Systemic Equality is a Systemic Solution

In the years ahead, the ACLU will pursue administrative and legislative campaigns targeting the Biden-Harris administration and Congress. We will leverage legal advocacy to dismantle systemic barriers, and will work with our affiliates to change policies nearer to the communities most harmed by these legacies. The goal is to build a nation where every person can achieve their highest potential, unhampered by structural and institutional racism.

To begin, in 2021, we believe the Biden administration and Congress should take the following crucial steps to advance systemic equality:

Voting Rights

The administration must issue an executive order creating a Justice Department lead staff position on voting rights violations in every U.S. Attorney office. We are seeing a flood of unlawful restrictions on voting across the country, and at every level of state and local government. This nationwide problem requires nationwide investigatory and enforcement resources. Even if it requires new training and approval protocols, a new voting rights enforcement program with the participation of all 93 U.S. Attorney offices is the best way to help ensure nationwide enforcement of voting rights laws.

These assistant U.S. attorneys should begin by ensuring that every American in the custody of the Bureau of Prisons who is eligible to vote can vote, and monitor the Census and redistricting process to fight the dilution of voting power in communities of color.

We are also calling on Congress to pass the John Lewis Voting Rights Advancement Act to finally create a fair and equal national voting system, the cause for which John Lewis devoted his life.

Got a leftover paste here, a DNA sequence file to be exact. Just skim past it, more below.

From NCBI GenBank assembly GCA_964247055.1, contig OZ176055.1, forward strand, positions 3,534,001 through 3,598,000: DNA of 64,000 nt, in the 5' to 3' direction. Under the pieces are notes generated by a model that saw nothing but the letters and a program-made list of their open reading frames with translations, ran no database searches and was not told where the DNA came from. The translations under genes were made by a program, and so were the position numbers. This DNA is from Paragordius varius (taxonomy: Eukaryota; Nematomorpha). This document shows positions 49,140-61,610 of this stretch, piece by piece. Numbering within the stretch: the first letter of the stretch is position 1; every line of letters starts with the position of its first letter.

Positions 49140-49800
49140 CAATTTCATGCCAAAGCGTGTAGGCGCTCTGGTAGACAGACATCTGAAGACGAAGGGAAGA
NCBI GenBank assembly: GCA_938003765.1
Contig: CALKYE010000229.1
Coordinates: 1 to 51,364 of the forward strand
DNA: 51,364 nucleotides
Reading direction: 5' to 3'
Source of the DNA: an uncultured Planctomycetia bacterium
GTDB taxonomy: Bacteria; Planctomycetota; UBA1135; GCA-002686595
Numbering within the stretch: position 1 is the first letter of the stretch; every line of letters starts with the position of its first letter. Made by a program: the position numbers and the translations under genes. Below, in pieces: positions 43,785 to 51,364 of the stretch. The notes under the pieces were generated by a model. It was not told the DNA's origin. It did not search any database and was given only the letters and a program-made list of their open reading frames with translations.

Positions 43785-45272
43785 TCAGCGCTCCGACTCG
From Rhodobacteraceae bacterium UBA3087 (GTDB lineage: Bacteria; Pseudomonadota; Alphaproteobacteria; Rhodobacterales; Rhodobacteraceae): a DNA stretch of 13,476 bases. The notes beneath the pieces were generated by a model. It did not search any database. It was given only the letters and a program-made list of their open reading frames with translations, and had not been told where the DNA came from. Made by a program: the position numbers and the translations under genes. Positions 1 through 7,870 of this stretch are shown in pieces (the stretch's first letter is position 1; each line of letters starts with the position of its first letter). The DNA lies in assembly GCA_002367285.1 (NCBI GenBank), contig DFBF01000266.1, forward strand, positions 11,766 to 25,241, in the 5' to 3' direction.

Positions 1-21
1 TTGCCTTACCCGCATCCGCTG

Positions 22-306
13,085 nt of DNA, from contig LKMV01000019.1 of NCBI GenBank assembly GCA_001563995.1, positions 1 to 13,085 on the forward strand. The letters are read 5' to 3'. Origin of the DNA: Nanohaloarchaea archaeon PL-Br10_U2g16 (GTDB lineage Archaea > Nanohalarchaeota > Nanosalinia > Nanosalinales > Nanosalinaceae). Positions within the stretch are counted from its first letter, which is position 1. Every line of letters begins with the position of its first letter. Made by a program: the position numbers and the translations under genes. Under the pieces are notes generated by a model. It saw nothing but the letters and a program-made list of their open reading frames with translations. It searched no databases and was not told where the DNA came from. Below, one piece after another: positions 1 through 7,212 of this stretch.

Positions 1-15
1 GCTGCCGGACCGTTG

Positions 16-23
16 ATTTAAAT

Student Debt

Black borrowers pay more than other students for the same degrees, and graduate with an average of $7,400 more in debt than their white peers. In the years following graduation, the debt gap more than triples. Nearly half of Black borrowers will default within 12 years. In other words, for Black Americans, the American dream costs more. Last week, Majority Leader Chuck Schumer and Sen. Elizabeth Warren, along with House Reps. Ayanna Pressley, Maxine Waters, and others, called on President Biden to cancel up to $50,000 in federal student loan debt per borrower.

We couldn't agree more. By forgiving $50,000 of student debt, President Biden can unleash pent up economic potential in Black communities, while relieving them of a burden that forestalls so many hopes and dreams. Black women in particular will benefit from this executive action, as they are proportionately the most indebted group of all Americans.

Postal Banking

In both low and high income majority-Black communities, traditional bank branches are 50 percent more likely to close than in white communities. The result is that nearly 50 percent of Black Americans are unbanked or underbanked, and many pay more than $2,000 in fees associated with subprime financial institutions. Over their lifetime, those fees can add up to as much as two years of annual income for the average Black family.

The U.S. Postal Service can and should meet this crisis by providing competitive, low-cost financial services to help advance economic equality. We call on President Biden to appoint new members to the Postal Board of Governors so that the Post Office can do the work of providing essential services to every American.

Fair Housing

Across the country, millions of people are living in communities of concentrated poverty, including 26 percent of all Black children. The Biden administration should again implement the 2015 Affirmatively Furthering Fair Housing rule, which required localities that receive federal funds for housing to investigate and address barriers to fair housing and patterns or practices that promote bias. In 1980, the average Black person lived in a neighborhood that was 62 percent Black and 31 percent white. By 2010, the average Black person's neighborhood was 48 percent Black and 34 percent white. Reinstating the Obama-era Fair Housing Rule will combat this ongoing segregation and set us on a path to true integration.